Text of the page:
“Today we should also say that characteristics of the Saints are also those of the Church. At every Liturgy and at morning prayers we sing and read the Creed, in which we confess that we believe in the One, Holy, Catholic and Apostolic Church. These words are also words that define the Saints.”
”The Saints are One because they are all together. In today’s Gospel, our Lord speaks of those who have followed Him who will judge the twelve tribes of Israel seated on the twelve thrones around Him. The Saints are One, they are united. The Saints are also obviously holy because the word “Saint” means holy.”
“The Saints are also Catholic. This word does not mean Roman Catholic. We mean “Catholic” in the original sense of the word. It means the same in all places and at all times. As I recently visited Mt. Athos, I learned that the main church of each monastery there is called the “katholikon” which is the gathering church. In Russian or Slavonic we say “sobor”. Thus in the Slavonic text of the Creed we call the Church “sobornaia”. In Greek it’s “katholiki”, Catholic. Today we commemorate all the Saints of all countries and of all centuries and of all backgrounds. We recall Saints of all ages, of all nationalities, men, women and children, the poor and the rich, the old and the young, the healthy and the sick. They all confessed the same Orthodox faith. The Saints are universal in time and space; they are “Catholic”, gathered together from everywhere. Finally, the Saints are Apostolic, for they share in the same faith and tradition as the Apostles.”’
”We may conclude our reflection upon the Saints by listening and fulfilling the command of the Holy Apostle Paul who is uttering to us the following words of today’s Epistle reading, “Therefore we also, since we are surrounded by so great a cloud of witnesses, let us lay aside every weight, and the sin which so easily ensnares us, and let us run with endurance the race that is set before us, looking unto Jesus, the author and finisher of our faith…” (Heb. 12, 2).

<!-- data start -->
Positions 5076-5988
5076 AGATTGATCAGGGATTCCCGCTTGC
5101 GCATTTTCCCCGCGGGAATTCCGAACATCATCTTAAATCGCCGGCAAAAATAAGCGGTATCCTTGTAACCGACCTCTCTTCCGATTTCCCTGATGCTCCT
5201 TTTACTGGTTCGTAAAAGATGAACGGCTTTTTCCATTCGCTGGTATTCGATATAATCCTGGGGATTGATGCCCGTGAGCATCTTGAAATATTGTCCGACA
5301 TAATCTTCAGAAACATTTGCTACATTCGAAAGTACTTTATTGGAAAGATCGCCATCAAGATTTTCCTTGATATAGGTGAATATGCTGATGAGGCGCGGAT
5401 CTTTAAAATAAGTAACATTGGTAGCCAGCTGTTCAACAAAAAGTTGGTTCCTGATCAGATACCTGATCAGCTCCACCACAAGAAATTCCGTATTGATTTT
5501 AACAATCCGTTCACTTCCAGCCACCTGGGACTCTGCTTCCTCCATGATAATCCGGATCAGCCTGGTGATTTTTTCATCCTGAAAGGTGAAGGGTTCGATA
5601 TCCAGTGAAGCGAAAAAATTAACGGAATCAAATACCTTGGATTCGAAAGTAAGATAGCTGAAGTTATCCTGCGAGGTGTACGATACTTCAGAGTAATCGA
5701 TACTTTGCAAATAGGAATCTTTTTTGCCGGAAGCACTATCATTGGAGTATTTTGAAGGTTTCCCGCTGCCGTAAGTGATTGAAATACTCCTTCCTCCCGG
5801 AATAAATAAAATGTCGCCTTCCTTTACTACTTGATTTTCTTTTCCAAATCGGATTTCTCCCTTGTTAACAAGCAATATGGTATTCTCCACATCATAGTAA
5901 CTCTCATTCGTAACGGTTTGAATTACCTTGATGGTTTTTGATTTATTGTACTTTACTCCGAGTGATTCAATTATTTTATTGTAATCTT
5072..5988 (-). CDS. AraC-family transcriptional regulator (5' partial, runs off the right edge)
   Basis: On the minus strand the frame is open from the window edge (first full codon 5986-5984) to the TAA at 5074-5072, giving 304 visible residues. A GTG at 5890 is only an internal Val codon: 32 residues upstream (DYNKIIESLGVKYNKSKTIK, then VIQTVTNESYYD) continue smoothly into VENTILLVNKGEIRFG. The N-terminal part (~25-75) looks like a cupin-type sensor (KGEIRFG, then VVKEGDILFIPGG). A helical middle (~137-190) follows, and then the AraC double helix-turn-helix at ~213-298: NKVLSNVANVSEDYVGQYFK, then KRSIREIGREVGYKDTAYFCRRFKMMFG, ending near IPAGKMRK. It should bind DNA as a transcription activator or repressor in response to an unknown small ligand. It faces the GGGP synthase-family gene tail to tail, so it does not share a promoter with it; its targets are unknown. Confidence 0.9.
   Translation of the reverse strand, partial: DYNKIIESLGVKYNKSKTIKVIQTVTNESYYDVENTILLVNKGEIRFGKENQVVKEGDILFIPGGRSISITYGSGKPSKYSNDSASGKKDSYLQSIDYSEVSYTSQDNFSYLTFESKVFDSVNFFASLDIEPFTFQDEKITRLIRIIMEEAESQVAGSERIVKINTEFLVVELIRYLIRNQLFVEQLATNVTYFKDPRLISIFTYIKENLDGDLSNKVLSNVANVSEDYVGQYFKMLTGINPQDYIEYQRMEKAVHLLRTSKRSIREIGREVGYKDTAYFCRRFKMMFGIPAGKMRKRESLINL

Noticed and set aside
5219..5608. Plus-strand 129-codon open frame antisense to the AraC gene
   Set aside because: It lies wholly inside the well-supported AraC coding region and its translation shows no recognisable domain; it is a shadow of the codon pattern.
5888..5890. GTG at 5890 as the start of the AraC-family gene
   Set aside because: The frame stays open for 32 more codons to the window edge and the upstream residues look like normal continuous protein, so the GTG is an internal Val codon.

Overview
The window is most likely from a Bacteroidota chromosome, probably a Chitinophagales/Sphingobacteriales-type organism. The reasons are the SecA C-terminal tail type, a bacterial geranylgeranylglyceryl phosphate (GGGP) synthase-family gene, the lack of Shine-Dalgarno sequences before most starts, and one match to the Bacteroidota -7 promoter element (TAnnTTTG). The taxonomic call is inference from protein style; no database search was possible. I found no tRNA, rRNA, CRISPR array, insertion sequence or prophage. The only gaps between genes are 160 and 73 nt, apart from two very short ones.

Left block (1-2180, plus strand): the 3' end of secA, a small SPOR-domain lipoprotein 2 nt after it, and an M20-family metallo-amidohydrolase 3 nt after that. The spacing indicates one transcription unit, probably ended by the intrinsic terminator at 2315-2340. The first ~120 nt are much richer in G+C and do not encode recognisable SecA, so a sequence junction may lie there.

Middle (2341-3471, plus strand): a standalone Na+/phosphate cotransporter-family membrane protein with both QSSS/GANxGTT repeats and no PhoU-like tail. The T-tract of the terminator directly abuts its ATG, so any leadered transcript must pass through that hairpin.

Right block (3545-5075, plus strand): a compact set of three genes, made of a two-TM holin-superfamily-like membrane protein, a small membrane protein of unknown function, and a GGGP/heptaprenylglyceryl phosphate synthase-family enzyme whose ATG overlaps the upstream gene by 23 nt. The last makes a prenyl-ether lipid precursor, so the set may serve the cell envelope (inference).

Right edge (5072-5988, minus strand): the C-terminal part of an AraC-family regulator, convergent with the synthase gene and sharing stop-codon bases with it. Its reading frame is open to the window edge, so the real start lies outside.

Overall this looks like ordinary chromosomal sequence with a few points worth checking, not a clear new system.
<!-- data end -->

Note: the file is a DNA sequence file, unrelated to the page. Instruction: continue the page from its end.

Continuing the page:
After the Liturgy Rector and parishioners enjoyed delicious meals and a nice company at the coffee hour.

My Pilgrimage to Mt. Athos

by Archpriest Igor Tarasov

Continuing my story of the pilgrimage to Greece I will now come to describe my journey to the Holy Mountain Athos.

On Monday, May 29, in the afternoon I met my group of pilgrims that had to go to Mt. Athos at Thessaloniki airport. The group was headed by His Grace, Philaret, Bishop of Lviv and Halych, and included four other persons. After our meeting at the airport we went to the town of Ouranoupolis where we were supposed to receive our passes to Mt. Athos. We were given those documents and took a motor boat to sail for Mt. Athos.

It takes about a half hour to get to Mt. Athos from Ouranoupolis on a motor boat. Soon we moored to a pier of the oldest monastery on the Holy Mountain, Vatopedi. Hermits and monks began to live here from the 4th century, but the monastery itself was founded in the 10th century by three monks, Athanasius, Nicholas and Anthony, the disciples of Ven. Athanasius of Athos. Now it has a lot of monks and nice architectural objects.

Since it was late, we went to sleep and had to wake up very early for the church services.

Daily services at Mt. Athos usually begin at 5 am. We were given a leeway and asked to join the brotherhood at 6. Bishop Philaret was given the high throne in the church while all of us took the seats along the walls of the temple. In this way we prayed during the Matins and Hours and later participated in the Divine Liturgy which was headed by Bishop Philaret. It was an interesting experience to listen to the Byzantine chants and prayers of the Athonite monks.

Following the services we proceeded to the monastery refectory, the trapeza. It is an old building having the Byzantine marble tables made in the 8th century and later donated for the monastery. Very simple food was very delicious and healthy. It included lentil soup, fruits, vegetables, feta cheese and olives. All fruits and vegetables were locally grown, mostly at the monastery fields.

After finishing our trapeza we were invited to venerate the holy relics kept in Vatopedi monastery. These relics include the Precious Cincture (Belt) of the Most Holy Mother of God, a part of the head of St. John Chrysostom along with his ear, the Cross of Emperor Constantine and part of the relics of Ven. Joseph the Hysichast. In addition, the monastery temples keep several miraculous icons of the Most Holy Mother of God. These are the Icon of the Mother of God of the Altar (Vimatarissa), the Icon of the Mother of God Streaming of Oil, the Icon of the Mother of God the Queen of All (Pantanassa), and the Icon of the Mother of Consolation (Paramythea). We were very happy and spiritually uplifted to have an opportunity to venerate all these relics and the miraculous icons.

Vatopedi Monastery